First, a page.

Review: Department of Eagles, Archive 2003 – 2006

If Archive 2003 - 2006 is at times a runaway mess, it’s consistently a beautiful one.

Department of Eagles, Archive 2003 - 2006On the whole, Daniel Rossen’s work with Fred Nicolaus has always been less purposeful than with his companions in Grizzly Bear. As Department of Eagles, the duo has perfected a dark, drifting experimental folk sound, and the two have been content to let their collaboration wander away from traditional song structure, hook-heavy arrangements, and the increasingly electronic flourishes of lo-fi indie music. With the beautifully gloomy Archive 2003 – 2006, essentially a collection of B-sides and fragmented musical experiments, Rossen and Nicolaus have not only extended the differences between them and their indie peers, but also their own previous work. Bleak and esoteric, the album stands apart from the more angular, baroque sound of 2008’s In Ear Park and the long shadow of Grizzly Bear’s Veckatimest.

As refreshing as Archive 2003 – 2006’s sparseness is, however, it’s also severely lacking in the cohesive imagery one usually expects from Rossen and his musical collaborators. Both Veckatimest and In Ear Park were, at their most essential, multilayered but unified quilts of sound that skillfully mined semi-archaic genres of American music—smoky ragtime strains, rustic Appalachian misery, and foreboding, harmonic folk melodies. Archive 2003 – 2006 retains those qualities, but never assembles them into a cohesive whole: There’s no sense of a thematic identity, and each track lounges in its own little shadowy world of melancholic luxury. What results is quite literally a collection, as Archive 2003 – 2006 is more a series of one-shots than a singular, unified vision—respectable songs in their own individuality, but rather aimless when taken as a whole.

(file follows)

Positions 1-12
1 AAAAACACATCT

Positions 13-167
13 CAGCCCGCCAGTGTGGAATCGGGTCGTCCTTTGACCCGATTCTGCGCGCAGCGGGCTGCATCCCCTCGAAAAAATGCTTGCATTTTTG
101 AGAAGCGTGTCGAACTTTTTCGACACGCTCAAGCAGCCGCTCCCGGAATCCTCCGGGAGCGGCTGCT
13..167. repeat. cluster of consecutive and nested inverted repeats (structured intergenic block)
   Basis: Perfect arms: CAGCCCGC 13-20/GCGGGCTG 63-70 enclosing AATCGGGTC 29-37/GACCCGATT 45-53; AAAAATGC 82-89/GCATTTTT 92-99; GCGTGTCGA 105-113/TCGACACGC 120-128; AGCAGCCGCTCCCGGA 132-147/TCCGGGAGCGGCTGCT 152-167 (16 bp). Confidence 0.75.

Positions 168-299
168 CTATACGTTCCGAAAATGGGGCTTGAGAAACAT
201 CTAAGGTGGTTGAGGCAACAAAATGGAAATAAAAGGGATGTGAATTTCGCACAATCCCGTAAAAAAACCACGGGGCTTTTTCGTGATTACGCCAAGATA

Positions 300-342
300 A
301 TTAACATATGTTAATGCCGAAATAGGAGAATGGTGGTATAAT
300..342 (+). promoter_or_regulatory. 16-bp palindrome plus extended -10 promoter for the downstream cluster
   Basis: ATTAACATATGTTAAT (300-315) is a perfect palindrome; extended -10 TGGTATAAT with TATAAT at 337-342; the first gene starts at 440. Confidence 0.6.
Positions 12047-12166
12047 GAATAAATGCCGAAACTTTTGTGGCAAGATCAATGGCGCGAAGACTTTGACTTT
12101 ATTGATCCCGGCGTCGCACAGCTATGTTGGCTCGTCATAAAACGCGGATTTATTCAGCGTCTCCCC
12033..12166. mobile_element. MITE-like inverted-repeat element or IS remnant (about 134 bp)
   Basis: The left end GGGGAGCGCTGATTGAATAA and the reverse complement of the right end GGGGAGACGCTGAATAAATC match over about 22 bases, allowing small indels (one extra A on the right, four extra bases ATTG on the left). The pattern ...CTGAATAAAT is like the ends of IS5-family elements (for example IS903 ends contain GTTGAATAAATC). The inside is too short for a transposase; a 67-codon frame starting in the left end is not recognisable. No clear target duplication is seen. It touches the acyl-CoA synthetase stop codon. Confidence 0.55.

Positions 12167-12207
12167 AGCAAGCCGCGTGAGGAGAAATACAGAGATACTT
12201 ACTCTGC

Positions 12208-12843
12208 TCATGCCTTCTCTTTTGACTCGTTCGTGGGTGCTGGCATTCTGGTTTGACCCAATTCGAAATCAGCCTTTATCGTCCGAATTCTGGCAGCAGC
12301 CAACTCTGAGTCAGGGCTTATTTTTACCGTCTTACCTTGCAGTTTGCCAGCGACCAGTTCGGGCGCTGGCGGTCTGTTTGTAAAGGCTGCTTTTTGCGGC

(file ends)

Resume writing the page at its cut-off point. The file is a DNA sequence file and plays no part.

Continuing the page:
Yet if Archive 2003 – 2006 is at times a runaway mess, it’s consistently a beautiful one, and a triumphant example of Rossen and Nicolaus’s penchant for chilling, intricate soundscapes. The urgent “While We’re Young” is a standout, chugging along like a train with its shuffling, double-time drumming and well-placed, snapping echoes. Elsewhere, things aren’t so singular: “Golden Apple” is a veritable maze of somber, detuned piano strikes and unnerving vocal harmonies that slowly morphs into a completely different song for its nightmarish finale. Even the five “Practice Room Sketch” tracks—unfinished, experimental melodies of varying randomness—are imbued with an ominous, atmospheric splendor. Hence, the reason why Archive 2003 – 2006 ultimately succeeds: Even its throwaway parts have an inexplicable allure.

 Label: 101 DISTRIBUTION  Release Date: July 20, 2010  Buy: Amazon

Kevin Liedel

Kevin Liedel is a Delaware-based writer who made copious amounts of bedroom music before he decided to start writing about it. His short fiction and nonfiction has been featured in Mystery Tribune, Coffin Bell, The Smart Set, and elsewhere. He still listens to vaporwave.

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